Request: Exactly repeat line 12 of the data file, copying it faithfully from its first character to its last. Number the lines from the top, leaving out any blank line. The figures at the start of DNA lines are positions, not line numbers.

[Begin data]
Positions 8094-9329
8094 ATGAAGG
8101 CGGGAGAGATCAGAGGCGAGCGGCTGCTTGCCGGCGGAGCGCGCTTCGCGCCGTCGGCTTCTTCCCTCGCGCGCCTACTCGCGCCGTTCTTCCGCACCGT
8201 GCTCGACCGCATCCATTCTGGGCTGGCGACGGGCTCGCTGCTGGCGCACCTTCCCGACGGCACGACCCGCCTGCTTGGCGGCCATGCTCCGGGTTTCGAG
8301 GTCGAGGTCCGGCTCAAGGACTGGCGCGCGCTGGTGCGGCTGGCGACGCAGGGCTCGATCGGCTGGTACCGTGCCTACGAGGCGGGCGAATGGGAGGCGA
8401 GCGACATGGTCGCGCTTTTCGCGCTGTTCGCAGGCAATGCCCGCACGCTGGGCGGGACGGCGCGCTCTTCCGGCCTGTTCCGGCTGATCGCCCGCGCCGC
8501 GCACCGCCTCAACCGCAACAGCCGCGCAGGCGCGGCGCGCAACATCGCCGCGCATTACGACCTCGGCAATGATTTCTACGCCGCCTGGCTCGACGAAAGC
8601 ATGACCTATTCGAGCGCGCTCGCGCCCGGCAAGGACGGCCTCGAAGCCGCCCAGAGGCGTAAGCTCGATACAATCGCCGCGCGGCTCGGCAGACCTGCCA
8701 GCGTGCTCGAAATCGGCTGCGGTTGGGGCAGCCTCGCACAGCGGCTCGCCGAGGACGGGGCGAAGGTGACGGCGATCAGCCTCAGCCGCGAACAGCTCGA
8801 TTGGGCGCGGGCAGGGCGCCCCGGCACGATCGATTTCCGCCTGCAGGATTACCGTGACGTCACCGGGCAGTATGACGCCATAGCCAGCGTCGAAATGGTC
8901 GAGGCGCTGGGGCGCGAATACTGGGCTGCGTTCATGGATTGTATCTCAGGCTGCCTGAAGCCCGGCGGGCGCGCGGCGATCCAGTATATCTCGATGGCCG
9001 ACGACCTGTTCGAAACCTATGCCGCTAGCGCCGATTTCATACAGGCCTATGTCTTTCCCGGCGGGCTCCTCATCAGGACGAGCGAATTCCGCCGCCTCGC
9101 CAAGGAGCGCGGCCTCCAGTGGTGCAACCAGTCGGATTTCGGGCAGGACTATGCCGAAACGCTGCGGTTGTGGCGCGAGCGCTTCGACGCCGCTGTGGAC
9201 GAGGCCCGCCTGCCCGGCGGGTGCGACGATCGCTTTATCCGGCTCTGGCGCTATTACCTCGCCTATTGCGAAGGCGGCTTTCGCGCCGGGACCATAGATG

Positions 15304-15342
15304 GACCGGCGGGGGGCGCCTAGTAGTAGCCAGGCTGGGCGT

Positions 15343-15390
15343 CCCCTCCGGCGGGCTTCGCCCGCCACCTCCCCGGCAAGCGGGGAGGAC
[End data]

9001 ACGACCTGTTCGAAACCTATGCCGCTAGCGCCGATTTCATACAGGCCTATGTCTTTCCCGGCGGGCTCCTCATCAGGACGAGCGAATTCCGCCGCCTCGC